Posted on August 12, 2021
Last Sunday, Senator Lindsey Graham of South Carolina added himself to the long list of Republicans who have denied the existence of systemic racism in this country. Graham said on “Fox News Sunday” that “our systems are not racist. America’s not a racist country.”
Graham argued that the country can’t be racist because both Barack Obama and Kamala Harris had been elected and somehow, their overcoming racial hurdles proves the absence of racial hurdles. His view seems to be that the exceptions somehow negated the rule.
In the rebuttal to President Biden’s address to a joint session of Congress, the other senator from South Carolina, Tim Scott, the lone Black Republican in the Senate, parroted Graham and became an apologist for these denials of racism, saying too that the country wasn’t racist. He argued that people are “making money and gaining power by pretending we haven’t made any progress at all, by doubling down on the divisions we’ve worked so hard to heal.”
Scott’s argument seems to leave open the possibility that America may have been a racist country but that it has matured out of it, that it has graduated into egalitarianism.
I personally don’t make much of Scott’s ability to reason. This is the same man who said in March that “woke supremacy,” whatever that is, “is as bad as white supremacy.”
There is no world in which recent efforts at enlightenment can be equated to enslavement, lynching and mass incarceration. None.
It seems to me that the disingenuousness on the question of racism is largely a question of language. The question turns on another question: “What, to you, is America?” Is America the people who now inhabit the land, divorced from its systems and its history? Or, is the meaning of America inclusive of those systems and history?
When people say that America is a racist country, they don’t necessarily mean that all or even most Americans are consciously racist. However, it is important to remember that nearly half the country just voted for a full-on racist in Donald Trump, and they did so by either denying his racism, becoming apologists for it, or applauding it. What do you call a country thus composed?
Historically, however, there is no question that the country was founded by racists and white supremacists, and that much of the early wealth of this country was built on the backs of enslaved Africans, and much of the early expansion came at the expense of the massacre of the land’s Indigenous people and broken treaties with them.
Eight of the first 10 presidents personally enslaved Africans.
In 1856, the chief justice of the United States wrote in the infamous ruling on the Dred Scott case that Black people “had for more than a century before been regarded as beings of an inferior order, and altogether unfit to associate with the white race, either in social or political relations; and so far inferior, that they had no rights which the white man was bound to respect.”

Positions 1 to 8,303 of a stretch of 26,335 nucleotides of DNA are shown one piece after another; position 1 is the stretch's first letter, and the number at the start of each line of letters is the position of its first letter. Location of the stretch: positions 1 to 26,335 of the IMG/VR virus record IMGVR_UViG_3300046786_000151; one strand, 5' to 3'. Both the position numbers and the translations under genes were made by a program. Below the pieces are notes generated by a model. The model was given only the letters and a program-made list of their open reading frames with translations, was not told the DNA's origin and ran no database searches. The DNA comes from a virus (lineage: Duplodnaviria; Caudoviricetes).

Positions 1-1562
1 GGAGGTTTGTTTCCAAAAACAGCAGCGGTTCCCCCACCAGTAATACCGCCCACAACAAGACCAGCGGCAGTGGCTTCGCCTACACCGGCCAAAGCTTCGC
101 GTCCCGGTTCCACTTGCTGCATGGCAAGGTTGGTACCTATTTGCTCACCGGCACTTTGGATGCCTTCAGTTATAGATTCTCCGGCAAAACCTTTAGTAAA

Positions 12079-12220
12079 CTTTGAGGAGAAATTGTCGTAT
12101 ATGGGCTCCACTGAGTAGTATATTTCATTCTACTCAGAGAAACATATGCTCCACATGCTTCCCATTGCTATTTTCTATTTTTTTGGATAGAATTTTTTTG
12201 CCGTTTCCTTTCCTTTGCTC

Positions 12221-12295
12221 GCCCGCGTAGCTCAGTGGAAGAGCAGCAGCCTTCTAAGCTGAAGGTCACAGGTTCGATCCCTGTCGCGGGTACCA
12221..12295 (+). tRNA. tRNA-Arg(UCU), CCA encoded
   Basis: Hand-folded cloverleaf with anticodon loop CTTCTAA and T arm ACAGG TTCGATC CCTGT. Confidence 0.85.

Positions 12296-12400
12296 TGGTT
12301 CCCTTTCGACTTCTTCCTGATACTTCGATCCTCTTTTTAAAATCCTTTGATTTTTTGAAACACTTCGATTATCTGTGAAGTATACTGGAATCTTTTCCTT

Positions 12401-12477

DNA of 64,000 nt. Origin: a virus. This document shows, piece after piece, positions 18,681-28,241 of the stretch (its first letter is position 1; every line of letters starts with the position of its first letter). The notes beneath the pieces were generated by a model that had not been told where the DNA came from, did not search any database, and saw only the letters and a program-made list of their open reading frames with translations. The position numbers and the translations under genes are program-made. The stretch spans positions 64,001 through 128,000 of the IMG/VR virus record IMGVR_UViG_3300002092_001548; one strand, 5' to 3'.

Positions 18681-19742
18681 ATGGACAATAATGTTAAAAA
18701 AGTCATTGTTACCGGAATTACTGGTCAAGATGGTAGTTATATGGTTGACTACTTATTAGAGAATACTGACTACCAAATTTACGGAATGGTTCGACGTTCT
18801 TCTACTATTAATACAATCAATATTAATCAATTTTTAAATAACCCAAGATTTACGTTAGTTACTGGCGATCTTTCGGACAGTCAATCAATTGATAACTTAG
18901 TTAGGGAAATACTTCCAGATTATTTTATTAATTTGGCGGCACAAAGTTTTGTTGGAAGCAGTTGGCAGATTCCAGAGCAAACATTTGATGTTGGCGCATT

The country went on to fight a Civil War over whether some states could maintain slavery as they wished. Even some of the people arguing for, and fighting for, an end to slavery had expressed their white supremacist beliefs.
Abraham Lincoln said during his famous debates against Stephen A. Douglas in 1858 that among white people and Black ones “there must be the position of superior and inferior, and I, as much as any other man, am in favor of the superior position being assigned to the white man.”
Some will concede the historical point and insist on the progress point, arguing that was then and this is now, that racism simply doesn’t exist now as it did then. I would agree. American racism has evolved and become less blunt, but it has not become less effective. The knife has simply been sharpened. Now systems do the work that once required the overt actions of masses of individual racists.
So, what does it mean for a system to be racist? Does the appellation depend on the system in question being openly, explicitly racist from top to bottom, or simply that there is some degree of measurable bias embedded in those systems? I assert the latter.
America is not the same country it was, but neither is it the country it purports to be. On some level this is a tension between American idealism and American realism, between an aspiration and a current condition.
And the precise way we phrase the statement makes all the difference: America’s systems — like its criminal justice, education and medical systems — have a pro-white/anti-Black bias, and an extraordinary portion of America denies or defends those biases.
As Mark Twain once put it: “The difference between the almost right word and the right word is really a large matter. ’Tis the difference between the lightning bug and the lightning.”
Being imprecise or undecided with our language on this subject contributes to the murkiness — and to the myth that the question of whether America is racist is difficult to answer and therefore the subject of genuine debate among honest intellectuals.
Saying that America is racist is not a radical statement. If that requires a longer explanation or definition, so be it. The fact, in the end, is not altered.
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Charles Blow joined The Times in 1994 and became an Opinion columnist in 2008. He is also a television commentator and writes often about politics, social justice and vulnerable communities.
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A version of this article appears in print on May 3, 2021, Section A, Page 23 of the New York edition with the headline: America Is Still Racist. Order Reprints
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